Finally, the effects of scale come into play. The smaller the boat, the less inherent stability it will have. Larger boats can achieve a greater length:beam ratio for given inherent stability than smaller boats. Scale comes in with fin area two ? but so does the speed at which a boat is designed to sail. To put it another way, the speed at which a foil is designed to move through the water, or the air. That?s why fast jets have a much smaller (relative) wing area than slow flying aircraft. We use the lift to resist leeway. More speed equals more lift from a given foil, area and angle of attack.

So we can design a fast, flat-bottomed planning hull that will burn the pants off a ballasted keel hull of similar length so long as we have the power to drive it and the ability to keep the correct underwater shape upwind. Assuming we want the boat to sail on all points, then to do that we need moveable ballast. Enter the canting keels. Other ideas seen over the years (and in some cases still very much in evidence) are water ballast, and rigs that ?heel?. Add a channel or two on an RC model and we could have a ballasted model crewmember on a sliding seat (or something similar).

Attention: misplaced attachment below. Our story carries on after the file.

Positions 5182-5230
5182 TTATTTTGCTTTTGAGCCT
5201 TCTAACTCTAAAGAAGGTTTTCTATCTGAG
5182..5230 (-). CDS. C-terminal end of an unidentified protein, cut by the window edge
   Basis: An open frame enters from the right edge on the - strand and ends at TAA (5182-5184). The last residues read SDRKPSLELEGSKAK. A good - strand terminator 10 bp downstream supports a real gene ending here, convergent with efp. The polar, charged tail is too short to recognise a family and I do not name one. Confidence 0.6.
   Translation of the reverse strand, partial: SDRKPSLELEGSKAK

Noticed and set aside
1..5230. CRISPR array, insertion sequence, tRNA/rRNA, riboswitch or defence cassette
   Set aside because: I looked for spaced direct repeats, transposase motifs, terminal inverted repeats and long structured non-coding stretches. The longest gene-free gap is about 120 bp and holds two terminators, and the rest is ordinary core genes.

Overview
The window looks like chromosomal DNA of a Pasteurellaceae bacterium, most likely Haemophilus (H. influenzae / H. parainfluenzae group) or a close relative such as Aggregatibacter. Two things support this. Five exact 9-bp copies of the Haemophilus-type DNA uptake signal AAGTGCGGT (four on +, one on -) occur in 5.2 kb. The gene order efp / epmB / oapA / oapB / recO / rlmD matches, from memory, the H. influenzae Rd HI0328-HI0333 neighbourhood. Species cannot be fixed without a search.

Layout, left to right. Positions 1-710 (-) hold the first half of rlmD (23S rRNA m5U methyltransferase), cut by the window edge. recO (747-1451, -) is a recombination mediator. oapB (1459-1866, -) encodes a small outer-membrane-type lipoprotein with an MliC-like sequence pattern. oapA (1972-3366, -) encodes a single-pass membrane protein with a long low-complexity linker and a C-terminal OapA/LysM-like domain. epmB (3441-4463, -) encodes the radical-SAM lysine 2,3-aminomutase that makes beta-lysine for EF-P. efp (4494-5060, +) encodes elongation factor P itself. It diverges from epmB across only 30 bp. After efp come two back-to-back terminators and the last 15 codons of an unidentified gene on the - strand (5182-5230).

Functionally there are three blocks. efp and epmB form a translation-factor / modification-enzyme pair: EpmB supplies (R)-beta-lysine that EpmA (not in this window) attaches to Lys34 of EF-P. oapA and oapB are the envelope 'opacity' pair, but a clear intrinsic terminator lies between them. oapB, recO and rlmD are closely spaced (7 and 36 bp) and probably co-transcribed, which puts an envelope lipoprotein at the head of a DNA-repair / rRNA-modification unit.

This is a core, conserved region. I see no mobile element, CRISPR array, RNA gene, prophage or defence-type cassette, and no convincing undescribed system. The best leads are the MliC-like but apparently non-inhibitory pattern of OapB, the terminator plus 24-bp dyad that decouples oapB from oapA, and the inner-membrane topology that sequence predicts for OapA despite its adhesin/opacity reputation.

With the surf cats you mentioned, what you really have is two heavy displacement hulls with a high ratio of length to beam. Narrow is fast ? wide is slow. The lack of a centerboard is possible not only because the leeward hull has a sizeable area underwater to provide lateral resistance, but also because these hulls are moving fast. (More speed ? more lift again.) That?s also why fast catamaran sailors have prehensile toes (like the tails on certain species of monkey) ? so they can hang on while trapezing at 25 knots.